Electrical systems are present in almost all modern American houses. While these networks are useful, they also present some safety hazards. Thankfully, any risks can be easily identified. With the help of a licensed electrician, they can also be promptly resolved. Read on to learn more about the potential safety hazards at home.

Old and Faulty Wiring

As your electrical system ages, it becomes more prone to developing problems. The insulation of cables tends to deteriorate over the years, leaving the metal wires exposed. These can be a source of stray sparks that can light any flammable materials nearby. To make sure that your home is free of faulty wiring, get a professional electrician to routinely check the connections every couple of years. If the house is more than 3 decades old, this should be done yearly.

Exposed or Unprotected Sockets

This is a real hazard for families with young children. Small kids tend to be very curious about the world around them, and their little fingers can often fit into the holes of a socket. They may poke these outlets and get a nasty shock or worse.

To protect any small children in your home, you should provide some form of covering for these outlets. You can place plastic plugs in each socket located near the floor or any height they can reach. You may also set up more permanent protection by asking your electrician to install child safety wall plates. There are various designs out there that you can choose from. Some have springs that allow them to slide close when nothing is plugged into them, while others have a hard plastic cover that you can lift to access the outlet.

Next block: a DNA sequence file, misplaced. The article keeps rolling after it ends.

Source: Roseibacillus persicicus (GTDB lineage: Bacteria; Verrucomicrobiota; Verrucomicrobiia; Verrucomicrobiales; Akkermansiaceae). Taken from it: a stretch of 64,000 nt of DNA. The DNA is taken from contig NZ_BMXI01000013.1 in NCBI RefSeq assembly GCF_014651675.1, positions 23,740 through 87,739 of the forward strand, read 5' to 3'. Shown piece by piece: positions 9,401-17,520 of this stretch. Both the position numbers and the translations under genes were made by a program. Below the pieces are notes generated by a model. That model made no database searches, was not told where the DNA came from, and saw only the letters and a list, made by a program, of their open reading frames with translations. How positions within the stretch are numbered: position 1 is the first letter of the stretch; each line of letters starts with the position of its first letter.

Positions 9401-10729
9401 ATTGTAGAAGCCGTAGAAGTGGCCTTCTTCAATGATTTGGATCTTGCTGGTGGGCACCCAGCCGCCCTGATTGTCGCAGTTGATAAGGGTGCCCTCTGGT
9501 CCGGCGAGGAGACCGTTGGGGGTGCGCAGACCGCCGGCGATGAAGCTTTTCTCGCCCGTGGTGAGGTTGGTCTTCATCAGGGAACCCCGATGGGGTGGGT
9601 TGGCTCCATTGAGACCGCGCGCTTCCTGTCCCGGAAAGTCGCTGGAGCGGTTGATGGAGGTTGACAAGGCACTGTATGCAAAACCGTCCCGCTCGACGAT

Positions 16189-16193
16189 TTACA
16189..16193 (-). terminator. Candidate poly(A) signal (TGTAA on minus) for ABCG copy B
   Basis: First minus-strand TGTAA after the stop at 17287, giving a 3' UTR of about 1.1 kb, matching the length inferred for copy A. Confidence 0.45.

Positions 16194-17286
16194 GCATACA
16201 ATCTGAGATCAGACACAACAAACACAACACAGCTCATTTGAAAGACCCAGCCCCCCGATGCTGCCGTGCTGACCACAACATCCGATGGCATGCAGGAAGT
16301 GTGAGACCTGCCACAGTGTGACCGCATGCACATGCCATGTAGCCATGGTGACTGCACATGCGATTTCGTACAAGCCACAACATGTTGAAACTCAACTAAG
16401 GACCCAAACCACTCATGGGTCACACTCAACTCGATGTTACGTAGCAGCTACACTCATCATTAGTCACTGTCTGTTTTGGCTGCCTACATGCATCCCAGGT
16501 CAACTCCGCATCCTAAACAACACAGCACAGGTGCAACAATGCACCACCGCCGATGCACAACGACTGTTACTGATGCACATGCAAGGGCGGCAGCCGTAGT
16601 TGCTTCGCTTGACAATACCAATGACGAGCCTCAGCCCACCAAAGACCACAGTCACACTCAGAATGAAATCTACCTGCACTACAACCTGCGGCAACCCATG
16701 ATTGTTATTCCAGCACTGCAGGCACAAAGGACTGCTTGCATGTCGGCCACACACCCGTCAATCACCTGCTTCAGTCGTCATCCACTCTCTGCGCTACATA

Sockets Near Water Sources

You should check your bathroom, kitchen, and other spaces in your house for sockets that are too near to water sources, especially if your house is pre-owned. The old owner’s construction contractor may have positioned outlets too close to the sinks and other water fixtures in these rooms. If the outlet gets wet, it will short-circuit when something is plugged into it, which can cause it to overload or even lead to an electrical fire. Any liquid that comes into contact with electricity also instantly becomes a conductor, so sockets near wet bathroom or kitchen floors are a potential electrocution risk.

A licensed electrician can help you reposition these outlets. They should be placed at least 6 feet away from bathtubs and showers and 1 foot away from sinks. Floor outlets should also be located 32 to 36 inches up the wall.

Contact Vintage Electric

Reach out to Vintage Electric in Gainesville, FL to neutralize any electrical hazards in your home. We can provide building rewiring and other services that can help make your electrical system safer.